Not always, but there are some rules. First, for any single transaction over $75 you need to demonstrate that you paid for the expense- canceled checks or credit card statements are satisfactory. If you pay with cash, you must maintain a record or logbook of transaction (a dated receipt with a company name or signature is your best bet).
Second, the record or receipt must show the amount, date, place and essential character of the expense. For example, '$100.00 on Aug 16 at Staples for copy paper.'
Please understand that regardless of the '$75 rule' the IRS will still require substantiation of the expense. Therefore, our advice, and the advice of other tax accountants, is to keep all receipts over $10.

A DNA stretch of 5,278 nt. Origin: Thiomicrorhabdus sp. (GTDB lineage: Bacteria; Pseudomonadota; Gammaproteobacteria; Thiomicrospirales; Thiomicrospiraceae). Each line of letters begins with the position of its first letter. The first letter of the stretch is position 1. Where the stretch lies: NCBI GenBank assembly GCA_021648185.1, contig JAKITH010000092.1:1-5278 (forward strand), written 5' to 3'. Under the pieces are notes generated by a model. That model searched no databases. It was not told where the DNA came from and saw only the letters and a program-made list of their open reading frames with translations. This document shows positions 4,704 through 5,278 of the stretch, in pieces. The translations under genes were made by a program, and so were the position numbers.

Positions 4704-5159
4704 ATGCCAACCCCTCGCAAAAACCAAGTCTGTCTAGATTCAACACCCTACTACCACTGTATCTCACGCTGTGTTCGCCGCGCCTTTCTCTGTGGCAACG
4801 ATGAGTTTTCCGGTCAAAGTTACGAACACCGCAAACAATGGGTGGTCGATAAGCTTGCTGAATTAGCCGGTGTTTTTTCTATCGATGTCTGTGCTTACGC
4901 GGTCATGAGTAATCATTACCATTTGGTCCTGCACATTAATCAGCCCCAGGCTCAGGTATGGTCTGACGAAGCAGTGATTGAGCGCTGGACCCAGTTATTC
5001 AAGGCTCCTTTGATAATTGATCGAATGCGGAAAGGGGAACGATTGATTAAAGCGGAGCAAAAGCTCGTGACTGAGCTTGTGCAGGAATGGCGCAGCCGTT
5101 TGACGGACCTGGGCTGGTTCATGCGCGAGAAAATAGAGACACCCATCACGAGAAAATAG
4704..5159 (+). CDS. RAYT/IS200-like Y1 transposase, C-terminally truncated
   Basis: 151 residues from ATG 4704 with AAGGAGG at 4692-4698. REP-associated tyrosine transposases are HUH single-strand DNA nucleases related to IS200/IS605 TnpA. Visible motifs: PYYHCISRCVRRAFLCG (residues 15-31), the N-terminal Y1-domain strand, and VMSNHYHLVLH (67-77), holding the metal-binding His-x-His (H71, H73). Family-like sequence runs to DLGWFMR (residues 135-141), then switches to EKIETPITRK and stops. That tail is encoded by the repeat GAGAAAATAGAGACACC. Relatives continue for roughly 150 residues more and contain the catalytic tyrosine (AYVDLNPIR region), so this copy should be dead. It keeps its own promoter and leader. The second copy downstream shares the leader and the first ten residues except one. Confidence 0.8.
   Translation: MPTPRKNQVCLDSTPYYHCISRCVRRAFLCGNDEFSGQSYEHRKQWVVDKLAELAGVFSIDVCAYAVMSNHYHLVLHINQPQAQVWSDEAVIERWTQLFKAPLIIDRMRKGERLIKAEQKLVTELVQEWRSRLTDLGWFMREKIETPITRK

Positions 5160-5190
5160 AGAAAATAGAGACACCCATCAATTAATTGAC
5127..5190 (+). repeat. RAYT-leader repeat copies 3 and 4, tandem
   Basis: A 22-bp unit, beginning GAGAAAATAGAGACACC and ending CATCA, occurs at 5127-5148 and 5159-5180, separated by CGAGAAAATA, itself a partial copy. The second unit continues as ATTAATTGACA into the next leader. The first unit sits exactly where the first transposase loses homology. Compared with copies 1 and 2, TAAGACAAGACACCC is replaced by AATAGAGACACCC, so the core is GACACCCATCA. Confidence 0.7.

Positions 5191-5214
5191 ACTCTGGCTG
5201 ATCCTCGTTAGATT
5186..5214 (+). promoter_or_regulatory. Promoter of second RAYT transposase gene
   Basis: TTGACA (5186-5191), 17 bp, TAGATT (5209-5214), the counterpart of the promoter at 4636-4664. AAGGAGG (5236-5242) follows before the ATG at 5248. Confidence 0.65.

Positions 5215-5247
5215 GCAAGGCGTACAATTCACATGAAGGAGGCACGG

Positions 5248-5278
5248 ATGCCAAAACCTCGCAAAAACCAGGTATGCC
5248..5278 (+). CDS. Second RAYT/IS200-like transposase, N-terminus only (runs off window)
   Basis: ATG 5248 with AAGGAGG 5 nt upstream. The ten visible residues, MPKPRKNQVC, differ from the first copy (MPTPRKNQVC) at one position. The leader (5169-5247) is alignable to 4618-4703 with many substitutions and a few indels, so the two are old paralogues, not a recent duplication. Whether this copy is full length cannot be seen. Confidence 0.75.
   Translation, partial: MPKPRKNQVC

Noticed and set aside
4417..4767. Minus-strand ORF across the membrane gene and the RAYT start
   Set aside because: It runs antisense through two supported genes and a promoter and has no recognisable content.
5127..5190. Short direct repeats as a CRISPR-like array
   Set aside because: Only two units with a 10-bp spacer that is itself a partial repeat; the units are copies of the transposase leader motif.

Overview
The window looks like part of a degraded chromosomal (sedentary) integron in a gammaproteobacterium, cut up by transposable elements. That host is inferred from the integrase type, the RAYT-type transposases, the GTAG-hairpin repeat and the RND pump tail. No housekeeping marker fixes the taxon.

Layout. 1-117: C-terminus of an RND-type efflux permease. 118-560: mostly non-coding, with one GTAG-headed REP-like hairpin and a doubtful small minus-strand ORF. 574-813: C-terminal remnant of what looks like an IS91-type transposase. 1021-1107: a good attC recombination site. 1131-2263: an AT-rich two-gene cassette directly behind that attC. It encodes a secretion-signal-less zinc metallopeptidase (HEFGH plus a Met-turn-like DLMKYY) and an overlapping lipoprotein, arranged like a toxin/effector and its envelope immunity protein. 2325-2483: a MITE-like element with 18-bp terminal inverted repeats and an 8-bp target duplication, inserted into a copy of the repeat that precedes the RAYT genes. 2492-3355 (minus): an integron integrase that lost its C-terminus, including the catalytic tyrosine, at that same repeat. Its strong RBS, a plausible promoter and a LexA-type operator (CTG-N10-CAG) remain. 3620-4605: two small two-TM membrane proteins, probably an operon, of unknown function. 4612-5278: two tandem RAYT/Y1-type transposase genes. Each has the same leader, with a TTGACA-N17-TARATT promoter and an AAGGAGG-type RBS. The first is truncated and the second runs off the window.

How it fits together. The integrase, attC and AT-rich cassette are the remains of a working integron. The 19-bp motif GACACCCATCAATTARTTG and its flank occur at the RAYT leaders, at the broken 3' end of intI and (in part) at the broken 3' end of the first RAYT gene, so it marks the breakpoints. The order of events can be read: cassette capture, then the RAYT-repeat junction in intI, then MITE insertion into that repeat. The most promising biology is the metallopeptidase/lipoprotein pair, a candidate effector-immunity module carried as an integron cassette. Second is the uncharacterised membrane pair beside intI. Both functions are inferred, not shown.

This is a huge generalization. Please read our tax article on recordkeeping at-
Or visit other KnowledgeBase FAQs that expand on the recordkeeping requirements.
To clarify, we will not need copies of your records or receipts. This is only in the event your tax return is examined by the IRS.
In looking ahead, our advice to small business or rental property owners is to use a separate credit card for expenses associated with your job. We understand that using separate credit cards might create some hassles, but ensuring that all your job related expenses are properly documented and more importantly deducted on your tax returns should outweigh the inconvenience.